China's zero Covid strategy not 'sustainable': WHO

Story by  ANI | Posted by  shaista fatima • 10 Months ago
A representative image
A representative image



World Health Organization Director-General Tedros Adhanom Ghebreyesus on Tuesday said that China's "zero-COVID" strategy isn't sustainable given the virus' ever-evolving nature. Speaking at a media briefing, the WHO chief said, "When we talk about the zero-COVID strategy, we don't think that it's sustainable, considering the behaviour of the virus now and what we anticipate in the future."

China's draconian measures have trapped most of Shanghai's 25 million people at home for weeks as China combats the country's worst outbreak since the pandemic began. The Shanghai lockdown has caused outrage and protest. In the garb of tackling the COVID-19 pandemic, the Chinese Communist Party (CCP) is using the Shanghai lockdown to implement the most draconian of its surveillance and authoritarian systems, the kinds of which were only seen in far-off provinces like Xinjiang till now. Tedros said WHO officials have spoken to Chinese experts about the policy.

The extreme measures have saved lives, but they've also led to food shortages, a lack of workers, and movement restrictions. "We have discussed this issue with Chinese experts and we indicated that the approach will not be sustainable ... I think a shift would be very important," said the WHO chief.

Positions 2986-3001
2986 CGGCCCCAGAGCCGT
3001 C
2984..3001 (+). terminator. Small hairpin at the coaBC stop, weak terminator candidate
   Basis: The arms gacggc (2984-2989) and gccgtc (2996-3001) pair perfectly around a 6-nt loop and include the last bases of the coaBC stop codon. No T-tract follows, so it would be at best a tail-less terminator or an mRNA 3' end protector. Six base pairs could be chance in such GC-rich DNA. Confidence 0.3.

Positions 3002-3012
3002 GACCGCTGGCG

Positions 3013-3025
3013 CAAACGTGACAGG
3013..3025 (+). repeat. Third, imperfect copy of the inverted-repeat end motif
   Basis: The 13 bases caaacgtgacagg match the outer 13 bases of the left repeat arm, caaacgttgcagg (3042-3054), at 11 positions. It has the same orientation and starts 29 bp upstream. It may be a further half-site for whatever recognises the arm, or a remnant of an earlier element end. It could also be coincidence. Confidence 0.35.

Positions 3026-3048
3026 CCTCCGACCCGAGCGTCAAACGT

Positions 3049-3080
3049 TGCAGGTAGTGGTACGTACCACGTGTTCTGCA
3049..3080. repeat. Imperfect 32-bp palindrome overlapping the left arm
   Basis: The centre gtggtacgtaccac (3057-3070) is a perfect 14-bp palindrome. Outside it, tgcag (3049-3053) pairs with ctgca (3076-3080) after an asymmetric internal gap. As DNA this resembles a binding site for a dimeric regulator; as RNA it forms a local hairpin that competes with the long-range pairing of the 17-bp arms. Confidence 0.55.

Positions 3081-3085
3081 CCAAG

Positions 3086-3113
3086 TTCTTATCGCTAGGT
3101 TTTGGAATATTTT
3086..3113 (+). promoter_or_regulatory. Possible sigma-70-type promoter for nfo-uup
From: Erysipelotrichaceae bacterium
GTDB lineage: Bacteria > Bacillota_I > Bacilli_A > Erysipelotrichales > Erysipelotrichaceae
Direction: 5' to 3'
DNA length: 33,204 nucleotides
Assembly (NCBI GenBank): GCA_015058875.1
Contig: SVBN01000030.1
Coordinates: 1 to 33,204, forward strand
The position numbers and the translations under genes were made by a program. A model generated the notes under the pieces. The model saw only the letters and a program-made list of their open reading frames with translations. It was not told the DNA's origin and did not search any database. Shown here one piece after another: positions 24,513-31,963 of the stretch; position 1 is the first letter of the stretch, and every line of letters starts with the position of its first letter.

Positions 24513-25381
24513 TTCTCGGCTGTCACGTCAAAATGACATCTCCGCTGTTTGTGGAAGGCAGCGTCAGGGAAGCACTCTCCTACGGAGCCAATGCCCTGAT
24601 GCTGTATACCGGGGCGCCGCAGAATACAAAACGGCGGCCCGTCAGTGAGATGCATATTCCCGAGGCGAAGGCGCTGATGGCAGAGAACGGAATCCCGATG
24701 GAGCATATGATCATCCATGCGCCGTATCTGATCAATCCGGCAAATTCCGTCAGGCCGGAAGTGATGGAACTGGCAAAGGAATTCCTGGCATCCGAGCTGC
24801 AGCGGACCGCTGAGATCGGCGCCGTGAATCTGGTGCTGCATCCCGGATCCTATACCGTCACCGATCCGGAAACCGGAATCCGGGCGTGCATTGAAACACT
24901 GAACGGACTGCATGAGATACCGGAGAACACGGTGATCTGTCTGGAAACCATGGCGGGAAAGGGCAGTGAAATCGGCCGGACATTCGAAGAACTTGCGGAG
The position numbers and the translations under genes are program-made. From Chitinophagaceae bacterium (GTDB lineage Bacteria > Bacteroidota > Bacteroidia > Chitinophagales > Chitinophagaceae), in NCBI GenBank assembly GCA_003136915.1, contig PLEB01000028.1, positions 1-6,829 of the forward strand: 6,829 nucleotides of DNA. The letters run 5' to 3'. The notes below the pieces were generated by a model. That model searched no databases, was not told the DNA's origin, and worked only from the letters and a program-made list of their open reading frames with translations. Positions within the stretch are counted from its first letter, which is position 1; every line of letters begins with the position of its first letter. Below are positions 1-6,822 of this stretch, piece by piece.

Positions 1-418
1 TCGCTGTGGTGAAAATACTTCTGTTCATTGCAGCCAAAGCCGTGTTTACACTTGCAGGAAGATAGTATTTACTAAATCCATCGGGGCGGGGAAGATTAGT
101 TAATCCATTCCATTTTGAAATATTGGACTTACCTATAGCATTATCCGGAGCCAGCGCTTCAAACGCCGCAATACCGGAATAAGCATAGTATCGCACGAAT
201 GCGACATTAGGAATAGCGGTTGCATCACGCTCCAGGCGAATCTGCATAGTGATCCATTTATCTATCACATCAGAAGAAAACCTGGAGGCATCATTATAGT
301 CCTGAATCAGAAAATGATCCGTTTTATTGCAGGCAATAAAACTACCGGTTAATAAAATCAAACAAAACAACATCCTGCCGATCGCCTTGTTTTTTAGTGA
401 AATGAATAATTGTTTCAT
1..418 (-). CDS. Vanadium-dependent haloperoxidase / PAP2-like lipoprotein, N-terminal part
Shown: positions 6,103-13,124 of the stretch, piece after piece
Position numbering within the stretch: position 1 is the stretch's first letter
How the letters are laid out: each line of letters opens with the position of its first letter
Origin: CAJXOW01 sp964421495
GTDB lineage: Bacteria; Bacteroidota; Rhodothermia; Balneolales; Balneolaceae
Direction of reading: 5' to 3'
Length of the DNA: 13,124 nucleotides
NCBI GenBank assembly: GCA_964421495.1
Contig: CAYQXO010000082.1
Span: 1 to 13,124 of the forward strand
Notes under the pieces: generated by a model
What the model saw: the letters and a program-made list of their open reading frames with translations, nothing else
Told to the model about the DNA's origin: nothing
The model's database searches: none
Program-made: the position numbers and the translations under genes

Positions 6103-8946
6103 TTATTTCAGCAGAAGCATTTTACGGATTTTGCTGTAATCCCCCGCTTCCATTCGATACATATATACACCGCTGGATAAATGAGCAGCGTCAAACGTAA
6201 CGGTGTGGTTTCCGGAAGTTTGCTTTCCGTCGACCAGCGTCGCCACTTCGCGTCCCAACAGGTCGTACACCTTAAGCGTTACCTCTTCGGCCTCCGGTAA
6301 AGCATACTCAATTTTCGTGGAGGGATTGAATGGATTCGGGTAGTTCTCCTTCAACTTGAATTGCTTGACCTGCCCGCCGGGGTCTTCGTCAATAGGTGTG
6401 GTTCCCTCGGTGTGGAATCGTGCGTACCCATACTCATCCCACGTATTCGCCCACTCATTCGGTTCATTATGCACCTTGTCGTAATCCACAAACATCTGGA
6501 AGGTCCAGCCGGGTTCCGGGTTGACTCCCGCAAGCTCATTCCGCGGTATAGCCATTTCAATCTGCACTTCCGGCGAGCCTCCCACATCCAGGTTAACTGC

He further stated that transiting to another strategy will be very important. "I think a shift will be very important. ... Now we know a lot about the virus and we have better tools, so these are the additional opportunities that we have to make a shift," said Tedros. Meanwhile, Chinese President Xi Jinping during a meeting with top leaders said the country will stick to its strategy, and officials vowed to "resolutely fight" against any questioning of its virus control policies. "We have won the battle to defend Wuhan, and can certainly win the battle to defend Shanghai," read the official readout.

In March, China instituted a lockdown in Shanghai, its largest city and financial capital, to tamp down a rise in cases. Shanghai authorities two weeks later eased the lockdown amid a food crisis that saw residents scrambling for access to food and medicine. Shanghai officials again tightened pandemic restrictions on Tuesday.

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